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ATIS Advances Connected Vehicle Cybersecurity Through Industry-To-Industry Collaboration

Connected and self-driving vehicles bring consumers unprecedented new options, yet the risks of cyber intrusion are significant. The new ATIS report takes a closer look at connected vehicle cybersecurity.

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ATIS recently released a new report, “Improving Vehicle Cybersecurity: ICT Industry Experience & Perspectives,” which takes a closer look at connected vehicle cybersecurity. The company says cyber security is vitally important to the future of automated vehicles. Both the information and communications technology (ICT) industry and vehicle OEMS are proactively addressing cybersecurity challenges. This new ATIS resource translates the ICT industry’s experience in continually improving security in networks and devices to enhance security in the connected vehicle ecosystem.

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“The network reaches into new frontiers as it provides vehicle connectivity for advanced applications and data collection,” said ATIS President and CEO Susan Miller. “This new report positions both the ICT industry and vehicle OEMs to work collaboratively to secure the network and block cyber attacks or malware events. ATIS believes that the connected vehicle’s potential will be maximized through this industry-to-industry collaboration.”

Connected and self-driving vehicles bring consumers unprecedented new options, yet the risks of cyber intrusion are significant. Dangers range from access to the owner’s, driver’s or passenger’s personal and financial information to outright loss of physical control of the vehicle. Cybersecurity breaches also can damage consumer trust in both industries.

Addressing both security and trust goals, a collaborative approach to these problems is a win for both industries. Moving forward, improved dialog and continued collaboration also will serve to foster traffic safety, complement smart cities initiatives, improve vehicle reliability and enhance overall customer experience in a new world of vehicles connected through the telecommunications network.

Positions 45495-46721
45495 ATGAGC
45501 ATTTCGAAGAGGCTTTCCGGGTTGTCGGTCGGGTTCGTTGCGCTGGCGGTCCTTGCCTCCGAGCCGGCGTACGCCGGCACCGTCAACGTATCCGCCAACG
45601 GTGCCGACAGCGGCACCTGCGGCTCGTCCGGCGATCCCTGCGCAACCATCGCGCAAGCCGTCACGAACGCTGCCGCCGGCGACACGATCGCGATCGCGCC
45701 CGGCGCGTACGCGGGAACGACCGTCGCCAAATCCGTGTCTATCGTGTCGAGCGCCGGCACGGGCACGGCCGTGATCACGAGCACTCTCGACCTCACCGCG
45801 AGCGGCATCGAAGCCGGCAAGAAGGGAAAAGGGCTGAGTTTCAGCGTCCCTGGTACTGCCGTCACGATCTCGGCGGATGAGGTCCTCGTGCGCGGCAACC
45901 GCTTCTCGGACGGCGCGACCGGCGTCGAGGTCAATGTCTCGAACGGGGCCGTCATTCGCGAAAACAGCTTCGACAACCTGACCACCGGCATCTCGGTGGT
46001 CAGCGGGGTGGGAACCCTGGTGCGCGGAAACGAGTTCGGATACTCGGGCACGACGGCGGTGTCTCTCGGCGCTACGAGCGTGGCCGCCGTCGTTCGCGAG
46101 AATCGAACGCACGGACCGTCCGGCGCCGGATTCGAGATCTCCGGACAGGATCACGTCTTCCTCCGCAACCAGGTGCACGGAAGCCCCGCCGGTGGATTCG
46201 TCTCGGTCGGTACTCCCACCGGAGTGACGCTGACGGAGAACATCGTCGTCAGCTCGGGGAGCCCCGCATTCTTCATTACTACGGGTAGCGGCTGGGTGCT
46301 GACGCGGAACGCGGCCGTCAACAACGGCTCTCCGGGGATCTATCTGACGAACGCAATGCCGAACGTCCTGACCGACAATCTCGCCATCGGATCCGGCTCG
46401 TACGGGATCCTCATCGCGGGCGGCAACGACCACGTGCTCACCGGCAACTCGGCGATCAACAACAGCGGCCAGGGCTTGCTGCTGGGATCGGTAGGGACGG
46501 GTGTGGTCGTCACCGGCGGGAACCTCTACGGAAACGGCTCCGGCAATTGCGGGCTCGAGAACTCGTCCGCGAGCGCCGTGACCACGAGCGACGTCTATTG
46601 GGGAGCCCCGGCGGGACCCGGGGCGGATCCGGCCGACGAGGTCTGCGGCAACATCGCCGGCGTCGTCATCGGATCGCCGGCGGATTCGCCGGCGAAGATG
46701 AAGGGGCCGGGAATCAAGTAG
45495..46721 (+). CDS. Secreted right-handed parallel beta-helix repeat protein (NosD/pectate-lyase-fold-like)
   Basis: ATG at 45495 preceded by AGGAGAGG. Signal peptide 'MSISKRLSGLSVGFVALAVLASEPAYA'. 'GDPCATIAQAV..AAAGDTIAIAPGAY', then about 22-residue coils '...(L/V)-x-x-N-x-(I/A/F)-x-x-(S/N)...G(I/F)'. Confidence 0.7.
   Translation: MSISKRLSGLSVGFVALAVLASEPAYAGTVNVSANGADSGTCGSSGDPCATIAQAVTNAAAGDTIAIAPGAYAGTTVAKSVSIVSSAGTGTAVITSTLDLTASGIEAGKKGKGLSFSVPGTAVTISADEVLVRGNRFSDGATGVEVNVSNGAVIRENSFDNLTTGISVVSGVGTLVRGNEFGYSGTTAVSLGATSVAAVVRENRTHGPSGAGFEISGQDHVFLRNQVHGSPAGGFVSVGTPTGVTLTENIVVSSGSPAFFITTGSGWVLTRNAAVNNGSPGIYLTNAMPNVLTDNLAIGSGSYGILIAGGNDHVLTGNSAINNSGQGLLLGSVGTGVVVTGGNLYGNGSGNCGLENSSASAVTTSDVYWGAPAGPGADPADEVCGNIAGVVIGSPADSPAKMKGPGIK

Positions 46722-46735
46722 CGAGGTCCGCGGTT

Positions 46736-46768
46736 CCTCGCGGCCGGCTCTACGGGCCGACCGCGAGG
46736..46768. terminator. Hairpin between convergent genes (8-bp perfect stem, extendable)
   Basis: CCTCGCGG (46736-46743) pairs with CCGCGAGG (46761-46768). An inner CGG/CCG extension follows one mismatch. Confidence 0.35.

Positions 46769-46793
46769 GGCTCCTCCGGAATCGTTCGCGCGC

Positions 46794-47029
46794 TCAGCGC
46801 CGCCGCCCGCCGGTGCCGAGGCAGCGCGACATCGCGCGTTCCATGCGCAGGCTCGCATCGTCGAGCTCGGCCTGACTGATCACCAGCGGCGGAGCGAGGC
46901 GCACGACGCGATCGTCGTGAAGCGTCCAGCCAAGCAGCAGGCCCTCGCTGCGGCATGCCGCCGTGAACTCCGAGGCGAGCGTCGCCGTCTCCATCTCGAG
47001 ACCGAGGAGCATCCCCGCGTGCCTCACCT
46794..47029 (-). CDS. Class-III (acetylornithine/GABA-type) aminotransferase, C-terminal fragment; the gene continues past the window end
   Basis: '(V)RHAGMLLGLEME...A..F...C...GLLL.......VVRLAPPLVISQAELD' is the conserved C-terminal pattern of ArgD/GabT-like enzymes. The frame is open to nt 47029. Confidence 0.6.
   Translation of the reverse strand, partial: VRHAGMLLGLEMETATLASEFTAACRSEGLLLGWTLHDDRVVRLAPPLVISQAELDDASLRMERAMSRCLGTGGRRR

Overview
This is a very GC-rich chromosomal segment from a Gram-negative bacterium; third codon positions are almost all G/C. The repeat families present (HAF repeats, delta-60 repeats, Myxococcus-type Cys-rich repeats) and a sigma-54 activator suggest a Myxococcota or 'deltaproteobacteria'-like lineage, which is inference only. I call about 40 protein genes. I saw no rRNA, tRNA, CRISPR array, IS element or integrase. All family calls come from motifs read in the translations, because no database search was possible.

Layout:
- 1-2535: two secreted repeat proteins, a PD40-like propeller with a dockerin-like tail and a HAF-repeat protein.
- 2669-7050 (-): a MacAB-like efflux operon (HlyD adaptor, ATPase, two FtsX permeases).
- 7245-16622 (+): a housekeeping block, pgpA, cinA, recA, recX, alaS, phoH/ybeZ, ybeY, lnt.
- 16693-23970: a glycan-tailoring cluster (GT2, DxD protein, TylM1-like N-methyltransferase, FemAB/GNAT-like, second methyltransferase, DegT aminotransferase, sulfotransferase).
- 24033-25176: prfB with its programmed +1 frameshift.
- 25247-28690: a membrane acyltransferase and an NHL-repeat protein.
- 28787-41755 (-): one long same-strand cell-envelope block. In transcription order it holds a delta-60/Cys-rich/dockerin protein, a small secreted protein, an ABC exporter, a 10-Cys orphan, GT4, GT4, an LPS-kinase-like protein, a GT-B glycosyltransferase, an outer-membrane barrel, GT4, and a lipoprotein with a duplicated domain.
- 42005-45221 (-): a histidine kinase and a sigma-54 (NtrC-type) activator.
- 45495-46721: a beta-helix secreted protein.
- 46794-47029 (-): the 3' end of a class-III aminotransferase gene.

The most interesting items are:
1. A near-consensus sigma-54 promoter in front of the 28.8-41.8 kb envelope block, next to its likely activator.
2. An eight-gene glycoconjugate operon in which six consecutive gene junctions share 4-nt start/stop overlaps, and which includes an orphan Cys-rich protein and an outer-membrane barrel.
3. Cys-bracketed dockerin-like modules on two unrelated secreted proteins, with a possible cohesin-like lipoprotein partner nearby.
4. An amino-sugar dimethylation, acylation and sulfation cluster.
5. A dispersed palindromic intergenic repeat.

“Connected vehicle security requires an ecosystem of end-to-end players to address security threats. Telecommunications carriers play a critical role, but we can’t do it alone. This white paper shows how our industry and automobile manufacturers can work together to provide the most secure solutions possible for connected vehicles,” said Cameron Coursey, vice president, Internet of Things Solutions, AT&T.

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“TELUS is pleased to take part in this important effort; working collaboratively with our telecom peers and vehicle OEMs with a common goal of improving cyber security and safety for connected vehicles,” said Carey Frey, chief security officer, TELUS. “At TELUS, we believe that a collaborative cross-industry approach that consistently improves on a ‘Secure-by-Design’ model is imperative to safely and securely accelerating innovation in the connected-vehicle ecosystem.”

ATIS’ Connected Car Cyber Security Ad Hoc Group is chaired by Tom Gage, CEO and managing director of Marconi Pacific. Participating companies include AT&T, Bell Canada, Blackberry, CenturyLink, Cisco, Cox, Ericsson, Huawei, Marconi-Pacific, Nokia, Oracle, Sprint, TELUS and Viavi Solutions.

The “Improving Vehicle Cybersecurity: ICT Industry Experience & Perspectives” report is available here.

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